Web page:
Furthermore, it appears herein that by agreement of the parties, the trial judge went and viewed the premises in question here, naturally giving him a better understanding of the questions here involved. It was said in the case of Davis-Robinson vs. Patee, 49 Wyo. 470, 57 P.2d 681, 682: "It is to be observed that in addition to the evidence in the case being in the condition discussed above, the trial judge, as already has been noted, apparently with the consent of the parties, went to the premises of the owner and viewed the cement work which is the subject of this controversy. Under such circumstances, the finding of the trier of facts are entitled to especial weight and consideration in a reviewing court, and, to say the least, should not be set aside except for very strong and excellent reasons, as the following authorities will demonstrate. (Cases cited)." To the same effect are Binning vs. Miller, 60 Wyo. 114, 146 P.2d 527, Jacoby vs. Town of City of Gillette, (Wyo.) 174 P.2d 505. Taking all the facts into consideration, we do not feel warranted in overturning the conclusion at which the trial court evidently arrived herein.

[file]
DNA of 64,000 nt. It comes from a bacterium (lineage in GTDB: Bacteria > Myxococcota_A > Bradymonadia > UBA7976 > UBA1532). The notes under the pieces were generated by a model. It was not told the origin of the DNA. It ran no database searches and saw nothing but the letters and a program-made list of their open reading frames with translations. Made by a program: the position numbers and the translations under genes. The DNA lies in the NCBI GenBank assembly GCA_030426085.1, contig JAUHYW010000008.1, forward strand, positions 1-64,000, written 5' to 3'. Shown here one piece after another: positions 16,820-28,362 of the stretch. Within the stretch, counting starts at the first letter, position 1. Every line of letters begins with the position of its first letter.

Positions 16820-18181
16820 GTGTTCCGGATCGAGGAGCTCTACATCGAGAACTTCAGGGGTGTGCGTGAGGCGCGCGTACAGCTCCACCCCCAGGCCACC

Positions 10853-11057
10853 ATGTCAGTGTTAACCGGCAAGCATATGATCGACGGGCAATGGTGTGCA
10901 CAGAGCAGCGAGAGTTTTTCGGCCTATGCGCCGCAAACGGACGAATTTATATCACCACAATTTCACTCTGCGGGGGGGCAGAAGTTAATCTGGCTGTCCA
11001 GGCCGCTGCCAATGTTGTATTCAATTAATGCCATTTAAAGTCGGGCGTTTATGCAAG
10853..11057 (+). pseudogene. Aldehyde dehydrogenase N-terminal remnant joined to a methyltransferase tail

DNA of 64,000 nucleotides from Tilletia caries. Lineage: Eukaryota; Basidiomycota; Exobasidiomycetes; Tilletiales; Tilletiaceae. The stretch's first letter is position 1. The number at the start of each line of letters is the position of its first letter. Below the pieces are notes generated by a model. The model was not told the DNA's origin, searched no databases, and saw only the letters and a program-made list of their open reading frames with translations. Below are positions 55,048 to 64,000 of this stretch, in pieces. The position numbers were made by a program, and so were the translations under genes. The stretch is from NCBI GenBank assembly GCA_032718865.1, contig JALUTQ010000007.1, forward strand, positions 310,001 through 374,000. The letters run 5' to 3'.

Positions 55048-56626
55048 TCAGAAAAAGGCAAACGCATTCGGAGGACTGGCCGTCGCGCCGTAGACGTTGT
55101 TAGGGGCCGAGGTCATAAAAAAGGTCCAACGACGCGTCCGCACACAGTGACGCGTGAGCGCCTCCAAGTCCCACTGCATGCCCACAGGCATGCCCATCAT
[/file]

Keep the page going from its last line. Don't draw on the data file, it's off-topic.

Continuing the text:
2. ADVERSE POSSESSION BY DEFENDANTS.
Defendants claim that they obtained title to the property up to the fence which was erected by the plaintiff by adverse possession and acquiescence in the division line. Plaintiff testified he established the fence for convenience which he knew was not on the boundary line. There is testimony that whatever use defendants made of the area in dispute was permissive, preventing the acquisition of title by adverse possession. See Johnson vs. Szumowicz, 63 Wyo. 211, 179 P.2d 1012. In 1944 plaintiff laid a sidewalk in front of his property to the line established by the witness Chapman, thus making a distinct claim to the disputed area. The claim of adverse possession to the disputed area and acquiescence in the dividing line is based in the main at least, as clearly shown in the answer filed herein, on the construction and existence of the fence above mentioned. The undisputed testimony is that this fence was not constructed until 1938. The action herein was commenced on December 12, 1946. So that in any view of the case, adverse possession and acquiescence in the boundary line has not been had for a period of 10 years and hence no title can be claimed upon that theory. See Carstensen vs. Brown, 32 Wyo. 491, 501, 236 P. 517. Without reviewing the testimony in detail, we cannot say that the trial court erred in its finding on the point in question here.